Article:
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Connecticut activists ready to ‘ramp up the pressure’

Sen. Pam Roach and author at the Littlerock gun range with Roach's AR-15 Colt, a gun banned in Connecticut but perfectly legal in Washington.
Sen. Pam Roach and author at the Littlerock gun range with Roach's AR-15 Colt, a gun banned in Connecticut but perfectly legal in Washington.
Dave Workman

Connecticut gun rights activists are using yesterday’s report of a home invasion by an on-line southwest Florida news service to bolster their opposition to the Constitution State’s new gun control law, and today is reporting that one police agency is conducting an internal investigation of an officer who said he would like to “bang down your door and come after your gun.”

This conflict is taking on all the earmarks of an approaching reckoning. The National Rifle Association last week discussed at length the confusion created around the new gun control law. It doesn't help when some folks apparently play games on the Internet.

In an e-mail exchange with Examiner this afternoon, Connecticut Carry President Rich Burgess said next week will see an effort by Connecticut gun owners to “ramp up the pressure on the legislature.”

Part of that effort may already be underway. On its Facebook page today, Connecticut Carry urges gun owners to write state legislators and tell them “about how you feel about being disarmed in the face of these kinds events.”

Today’s “objective of activism,” according to the group’s Facebook message, is to send those thoughts “to every member of the state legislature,” and to help in that endeavor, the organization has put all of those e-mail addresses into a cut-and-paste format here.

Burgess famously called on the legislature last week to enforce the law or repeal it. In his e-mail, he suggested that, “the state does not have the balls to enforce this law.”

Various news reports and blogs over the past several days estimate anywhere between 50,000 and 350,000 Connecticut citizens have failed to register their so-called “assault weapons,” which could put them in serious legal trouble. Earlier this year, U.S. District Judge Alfred V. Covello ruled that Connecticut’s ban on semi-auto rifles, which the Hartford Courant described at the time as “the toughest-in-the-nation,” is legal.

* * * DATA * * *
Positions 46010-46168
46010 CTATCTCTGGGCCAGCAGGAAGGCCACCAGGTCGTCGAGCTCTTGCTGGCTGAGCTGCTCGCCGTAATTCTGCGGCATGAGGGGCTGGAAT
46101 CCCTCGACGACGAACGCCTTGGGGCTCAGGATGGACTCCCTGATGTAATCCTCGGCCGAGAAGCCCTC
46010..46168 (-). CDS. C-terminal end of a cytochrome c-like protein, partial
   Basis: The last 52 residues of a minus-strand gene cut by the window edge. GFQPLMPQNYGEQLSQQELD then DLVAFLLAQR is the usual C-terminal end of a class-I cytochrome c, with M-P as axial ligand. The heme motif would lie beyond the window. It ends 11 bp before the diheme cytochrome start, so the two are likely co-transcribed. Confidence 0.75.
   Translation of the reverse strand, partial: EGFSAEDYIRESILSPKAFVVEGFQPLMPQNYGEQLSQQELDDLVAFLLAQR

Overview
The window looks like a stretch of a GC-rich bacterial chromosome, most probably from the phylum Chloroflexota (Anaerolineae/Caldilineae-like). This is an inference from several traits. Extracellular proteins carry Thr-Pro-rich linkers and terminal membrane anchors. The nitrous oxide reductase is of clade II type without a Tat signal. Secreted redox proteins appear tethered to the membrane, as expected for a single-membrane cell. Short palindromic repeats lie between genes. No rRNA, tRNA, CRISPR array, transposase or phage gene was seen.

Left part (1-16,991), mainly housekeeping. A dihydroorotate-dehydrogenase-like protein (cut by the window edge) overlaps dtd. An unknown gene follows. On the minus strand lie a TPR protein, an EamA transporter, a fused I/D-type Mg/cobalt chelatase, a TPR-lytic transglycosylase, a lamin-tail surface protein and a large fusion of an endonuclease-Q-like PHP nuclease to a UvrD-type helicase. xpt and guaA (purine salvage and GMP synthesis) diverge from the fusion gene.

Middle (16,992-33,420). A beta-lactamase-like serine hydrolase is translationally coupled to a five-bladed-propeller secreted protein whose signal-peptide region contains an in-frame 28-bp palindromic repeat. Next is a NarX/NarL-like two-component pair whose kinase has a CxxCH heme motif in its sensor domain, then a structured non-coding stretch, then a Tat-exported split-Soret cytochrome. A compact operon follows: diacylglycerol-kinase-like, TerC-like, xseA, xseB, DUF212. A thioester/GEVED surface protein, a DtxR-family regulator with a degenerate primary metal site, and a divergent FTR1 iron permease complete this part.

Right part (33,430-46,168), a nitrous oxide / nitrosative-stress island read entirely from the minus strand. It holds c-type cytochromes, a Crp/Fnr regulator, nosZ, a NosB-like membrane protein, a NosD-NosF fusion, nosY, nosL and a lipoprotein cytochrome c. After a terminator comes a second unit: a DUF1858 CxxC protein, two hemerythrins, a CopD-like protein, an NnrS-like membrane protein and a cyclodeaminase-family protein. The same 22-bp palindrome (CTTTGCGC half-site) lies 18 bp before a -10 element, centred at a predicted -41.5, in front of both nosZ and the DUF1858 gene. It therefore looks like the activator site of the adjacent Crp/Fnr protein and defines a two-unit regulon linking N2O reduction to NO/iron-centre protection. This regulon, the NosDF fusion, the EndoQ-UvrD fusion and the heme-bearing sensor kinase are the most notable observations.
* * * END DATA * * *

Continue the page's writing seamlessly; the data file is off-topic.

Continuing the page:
In what seems an odd twist of logic, Judge Covello, referring to the Supreme Court’s 2008 ruling in the famous Heller case that the Second Amendment protects private ownership of handguns because they are in “common use,” concurred that modern semi-auto sporting rifles are also in common use. A check with Colt’s Firearms could easily confirm that one.

But the judge then said that a ban on such firearms is justified in the state’s efforts to reduce violence, according to the Hartford Courant. Attorneys for the state had argued that modern sport-utility rifles are not in common use, an argument that is demonstrably false. Firearms sales over the past five years suggest strongly that the semi-auto – best exemplified by the AR-15 platform – is the most popular rifle in the country. There are, by some estimates, millions of these guns in circulation. They are regularly used in competition, for hunting, predator control and even home defense.

Examiner recently visited with State Sen. Pam Roach at the legislative shoot near Olympia, firing and zeroing her personally-owned Colt AR-15, which turned out to be a superbly accurate rifle. But if Roach were in Connecticut, her perfectly-legal rifle would be perfectly illegal unless she had registered it, and she would be – due to the mere stroke of a pen and for having committed no act of violence – a “paper criminal.”

The Facebook exchange between Joseph Peterson and Cameron Smith, as published by Reason, shows how heated the debate has become. Peterson reportedly is an officer with the Branford Police Department, which issued a memo Monday that an investigation is under way. The officer was reportedly off duty at the time, not that it matters.

Burgess told this column that, for the moment at least, “everything is fairly quiet here.” That could change in no time, thanks to the speed with which things now spread on the Internet.

If there are upwards of 50,000 to 350,000 lawbreakers in Connecticut because of a signature, firearms owners in that state are likely to descend on the polls in November and throw some people out of office. Meanwhile, they will be fighting in court, and in the “court of public opinion.”


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